Public reprimand and censure for the university.
Four years of probation from June 15, 2017, through June 14, 2021.
A suspension from the first five ACC games of the 2017-18 season for the head coach. During the suspension, the head coach may not be present in the arena where the games are played and have no contact with the student-athletes or members of his coaching staff. The head coach also may not participate in any activities including, but not limited to, team travel, practice, video study and team meetings.
A 10-year show-cause period for the former operations director from June 15, 2017, through June 14, 2027. During that period, any NCAA member school employing the former coach must restrict him from holding any athletically related duties and from having any contact with prospects and their families.
A one-year show-cause order for the former program assistant from June 15, 2017, through June 14, 2018. During that period, any NCAA member school employing him can schedule an appearance before a panel of the COI to determine whether he should be subject to show-cause provisions.
A vacation of basketball records in which student-athletes competed while ineligible from December 2010 and July 2014. The university will provide a written report containing the games impacted to the NCAA media coordination and statistics staff within 45 days of the public decision release.
A reduction in men’s basketball scholarships by two during the 2016-17 year (self-imposed by the university). Additionally, the university must reduce men’s basketball scholarships by four over the probation period. The university may take the reductions during any year of that period.
A prohibition of men’s basketball coaching travel during the April 2016 recruiting period, which resulted in a reduction of men’s basketball recruiting opportunities by 30 (self-imposed by the university).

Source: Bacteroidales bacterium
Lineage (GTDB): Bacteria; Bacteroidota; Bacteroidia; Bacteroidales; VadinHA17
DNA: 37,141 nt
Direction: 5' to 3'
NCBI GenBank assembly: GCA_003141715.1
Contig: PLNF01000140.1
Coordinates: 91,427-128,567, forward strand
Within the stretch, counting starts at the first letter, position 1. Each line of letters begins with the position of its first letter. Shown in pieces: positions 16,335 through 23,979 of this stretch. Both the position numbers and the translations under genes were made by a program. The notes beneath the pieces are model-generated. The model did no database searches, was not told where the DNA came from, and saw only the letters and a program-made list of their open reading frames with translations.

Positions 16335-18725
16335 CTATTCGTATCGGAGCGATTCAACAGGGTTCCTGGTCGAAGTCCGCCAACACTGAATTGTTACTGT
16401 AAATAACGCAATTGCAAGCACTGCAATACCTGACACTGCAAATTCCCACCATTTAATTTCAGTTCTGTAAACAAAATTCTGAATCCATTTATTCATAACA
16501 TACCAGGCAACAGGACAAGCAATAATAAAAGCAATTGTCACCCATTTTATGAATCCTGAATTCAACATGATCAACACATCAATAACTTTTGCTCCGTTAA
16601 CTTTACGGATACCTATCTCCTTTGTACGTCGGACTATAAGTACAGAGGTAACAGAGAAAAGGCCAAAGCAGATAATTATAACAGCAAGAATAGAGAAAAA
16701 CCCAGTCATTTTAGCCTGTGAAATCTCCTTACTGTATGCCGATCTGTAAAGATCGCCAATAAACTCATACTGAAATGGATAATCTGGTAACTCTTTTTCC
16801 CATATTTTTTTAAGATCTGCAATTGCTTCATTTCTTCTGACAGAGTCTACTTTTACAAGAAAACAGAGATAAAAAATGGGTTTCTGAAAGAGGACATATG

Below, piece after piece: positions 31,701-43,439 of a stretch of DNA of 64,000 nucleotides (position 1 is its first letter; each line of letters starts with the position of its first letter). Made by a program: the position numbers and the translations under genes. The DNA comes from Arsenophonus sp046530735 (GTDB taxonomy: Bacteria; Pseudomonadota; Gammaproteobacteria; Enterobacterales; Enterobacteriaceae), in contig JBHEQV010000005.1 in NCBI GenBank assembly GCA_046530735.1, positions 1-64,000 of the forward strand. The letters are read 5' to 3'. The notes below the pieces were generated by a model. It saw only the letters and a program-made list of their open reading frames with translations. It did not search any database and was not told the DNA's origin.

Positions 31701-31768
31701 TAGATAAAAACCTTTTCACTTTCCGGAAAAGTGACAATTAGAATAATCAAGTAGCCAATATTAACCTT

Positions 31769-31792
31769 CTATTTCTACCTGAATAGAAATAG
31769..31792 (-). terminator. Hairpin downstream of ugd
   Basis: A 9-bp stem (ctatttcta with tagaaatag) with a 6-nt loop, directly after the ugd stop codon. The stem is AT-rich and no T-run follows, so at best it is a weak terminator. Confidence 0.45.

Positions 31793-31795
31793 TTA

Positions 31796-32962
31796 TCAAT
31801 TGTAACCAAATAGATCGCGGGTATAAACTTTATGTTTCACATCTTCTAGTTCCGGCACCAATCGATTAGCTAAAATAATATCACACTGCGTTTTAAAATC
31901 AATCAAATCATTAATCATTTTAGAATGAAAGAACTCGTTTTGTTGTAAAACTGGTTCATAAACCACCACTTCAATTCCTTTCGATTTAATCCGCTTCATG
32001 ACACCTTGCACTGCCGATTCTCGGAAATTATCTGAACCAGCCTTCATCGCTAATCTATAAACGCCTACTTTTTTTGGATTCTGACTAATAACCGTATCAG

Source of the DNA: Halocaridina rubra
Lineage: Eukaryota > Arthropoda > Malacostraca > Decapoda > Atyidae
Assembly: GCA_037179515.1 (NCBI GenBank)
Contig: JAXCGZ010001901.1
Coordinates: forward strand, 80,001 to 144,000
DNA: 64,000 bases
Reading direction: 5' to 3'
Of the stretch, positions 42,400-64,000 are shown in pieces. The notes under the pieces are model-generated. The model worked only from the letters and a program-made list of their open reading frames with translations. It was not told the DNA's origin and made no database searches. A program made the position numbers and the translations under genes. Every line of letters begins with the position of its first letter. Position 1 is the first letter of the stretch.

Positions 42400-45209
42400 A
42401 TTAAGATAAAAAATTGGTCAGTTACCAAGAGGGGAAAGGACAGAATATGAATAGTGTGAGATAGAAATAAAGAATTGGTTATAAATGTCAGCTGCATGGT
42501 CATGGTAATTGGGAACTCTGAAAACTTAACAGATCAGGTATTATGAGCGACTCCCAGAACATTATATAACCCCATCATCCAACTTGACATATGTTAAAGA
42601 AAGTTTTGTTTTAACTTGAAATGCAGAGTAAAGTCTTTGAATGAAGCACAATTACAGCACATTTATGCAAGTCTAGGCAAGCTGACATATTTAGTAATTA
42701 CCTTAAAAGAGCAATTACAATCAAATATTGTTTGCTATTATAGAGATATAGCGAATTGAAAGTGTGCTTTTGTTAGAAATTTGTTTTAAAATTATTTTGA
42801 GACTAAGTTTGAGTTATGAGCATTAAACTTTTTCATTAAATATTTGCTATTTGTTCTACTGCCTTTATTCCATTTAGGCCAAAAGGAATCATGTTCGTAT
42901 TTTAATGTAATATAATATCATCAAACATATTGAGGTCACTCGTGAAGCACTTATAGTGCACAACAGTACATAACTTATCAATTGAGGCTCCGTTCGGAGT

A reduction of recruiting travel during the July 2016 recruiting period by six days (self-imposed by the university).
A reduction in the number of men’s basketball official visits to a total of 10 during the 2015-16 year. Additionally, the university will have no more than a total of 16 visits during the 2016-17 and 2017-18 years (self-imposed by the university).
During the probation period, men’s basketball prospects on unofficial visits may not stay overnight in any campus dorms or school-owned property.
A disassociation of the former operations director (self-imposed by the university). The public decision describes the details of his disassociation.
A $5,000 fine (self-imposed by the university). The university must also return to the NCAA the money received through conference revenue sharing for its appearances in the 2012, 2013, 2014 and 2015 NCAA Division I Men’s Basketball Championships. Future revenue distributions that are scheduled to be provided to the university from those tournaments also must be withheld by the conference and forfeited to the NCAA.
A postseason ban for the men’s basketball team for the 2015-16 season (self-imposed by the university).